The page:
At PhysioDC, we hear this question all of the time. It is a vague question, because it depends entirely on what type of procedure/repair you had on your shoulder.
IN GENERAL, here is a basic protocol for many types of rotator cuff repairs, labral repairs, bankart repairs, and acromioplasty. It goes without saying that you should follow your doctor’s protocol exactly and check with your PT to make sure that you are doing the appropriate exercises at the appropriate times.
Week 0 to week 4: PASSIVE RANGE OF MOTION ONLY
Passive range of motion means that someone else (the physical therapist) is moving the arm without your help. The first month following most shoulder surgeries is incredibly boring for most patients, because they are not performing active and functional movements with the involved arm. As monotonous as this sounds, stick with the passive ranges and fight the temptation to progress yourself without the doctor’s permission.
One exercise that can be done during the passive phase is called a “pendulum” exercise. Take a look at the video below and marvel at the excitement.
Weeks 4 to 8: ACTIVE-ASSISTED RANGE OF MOTION
Get excited. Now you are allowed to have some participation in your rehab. Active-assisted motion involves the therapist moving your arm with some active assistance on your part. This can be done lying down or in a seated position. The purpose here is to re-introduce rotator cuff and scapular muscle recruitment.
Many therapists will also give the patient a set of pulleys that hook over the top of a door. Active-assisted ranges of motion can be done at home by using the good arm to pull through the pulley to assist the surgical arm into ranges of motion. This phase of rehab is not as boring, but many patients find this stage to be frustrating because re-introducing active participation tends to be painful. Stick with it.
Weeks 8 to 12: ACTIVE RANGE OF MOTIONMost doctors will clear patients for shoulder motion without any assistance after 8 weeks. Like with any new activity, take it in steps and realize that you will not have full, unrestricted motion immediately. Most patients, when lifting the arm up overhead, will notice that the head of the humerus bone will ride upwards and restrict motion. This is because the rotator cuff muscles lack full control of the shoulder. Practice moving through only the part of the range that looks controlled. You should notice over time that your range will improve.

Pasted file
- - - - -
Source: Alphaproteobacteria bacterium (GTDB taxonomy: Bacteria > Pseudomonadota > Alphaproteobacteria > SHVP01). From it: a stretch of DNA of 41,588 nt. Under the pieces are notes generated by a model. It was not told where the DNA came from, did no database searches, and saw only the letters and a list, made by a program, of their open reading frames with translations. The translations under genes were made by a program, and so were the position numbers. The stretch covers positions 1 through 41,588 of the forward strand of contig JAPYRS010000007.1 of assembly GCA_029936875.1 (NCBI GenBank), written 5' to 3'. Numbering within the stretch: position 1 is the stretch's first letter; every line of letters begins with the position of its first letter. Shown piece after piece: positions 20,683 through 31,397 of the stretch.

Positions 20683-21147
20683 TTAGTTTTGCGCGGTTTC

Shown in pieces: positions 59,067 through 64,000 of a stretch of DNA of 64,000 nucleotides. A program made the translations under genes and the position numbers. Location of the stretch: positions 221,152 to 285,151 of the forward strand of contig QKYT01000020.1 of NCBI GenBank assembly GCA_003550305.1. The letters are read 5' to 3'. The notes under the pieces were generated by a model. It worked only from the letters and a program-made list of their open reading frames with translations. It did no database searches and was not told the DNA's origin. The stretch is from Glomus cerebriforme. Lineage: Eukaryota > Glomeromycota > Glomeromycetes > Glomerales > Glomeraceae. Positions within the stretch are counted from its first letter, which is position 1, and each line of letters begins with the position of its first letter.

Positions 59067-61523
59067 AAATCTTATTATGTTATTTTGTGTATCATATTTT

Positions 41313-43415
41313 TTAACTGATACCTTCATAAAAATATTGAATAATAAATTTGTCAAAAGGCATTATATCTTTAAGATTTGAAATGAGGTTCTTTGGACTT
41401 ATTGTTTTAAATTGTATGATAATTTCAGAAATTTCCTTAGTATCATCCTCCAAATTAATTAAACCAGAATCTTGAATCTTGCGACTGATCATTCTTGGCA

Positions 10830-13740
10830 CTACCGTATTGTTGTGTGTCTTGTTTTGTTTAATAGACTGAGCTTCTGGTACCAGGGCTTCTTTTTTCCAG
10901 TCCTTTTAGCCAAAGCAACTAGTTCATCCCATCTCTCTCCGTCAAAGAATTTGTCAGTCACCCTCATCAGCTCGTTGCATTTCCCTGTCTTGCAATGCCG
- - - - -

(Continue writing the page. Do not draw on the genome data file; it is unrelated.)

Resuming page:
Weeks 12 to 16: LIGHT RESISTIVE EXERCISE
Now that you are 3 months post-operative, you should be at the point where you can introduce light resisted exercises. A common mistake that patients will make at this point is adding too much weight too soon. Start with very light resistance for the first week and slowly work your way up. Using elastic bands and light hand held weights is common at this stage.
Listen to what your body is telling you as you begin resistance training. Sharp pain is not acceptable: ramp your resistance down and take a few days off to allow your muscles to recover.
Week 16 and beyond: RESISTANCE AND WEIGHT TRAINING AS TOLERATEDAfter four months of rehab, many of our younger patients will start a light routine in a gym setting. As mentioned before, it is a bad idea to stack heavy weights onto a freshly-rehabilitated shoulder. I will always leave our discharged patients with a few final thoughts.
- It is not worth your time to “max out” with heavy weights simply to see how much weight you can lift.
- Military presses, dips, preacher curls, and hand-stand pushups are not worth your time if you have ever had shoulder surgery.
- Many people will not be pain-free for up to a year following shoulder surgery. Make sure that you keep up with some strength training every week to keep the rotator cuff and scapular rotators strong.
- If a certain exercise causes sharp pain, don’t do it.
Image credits: Minerva Studio / Fotolia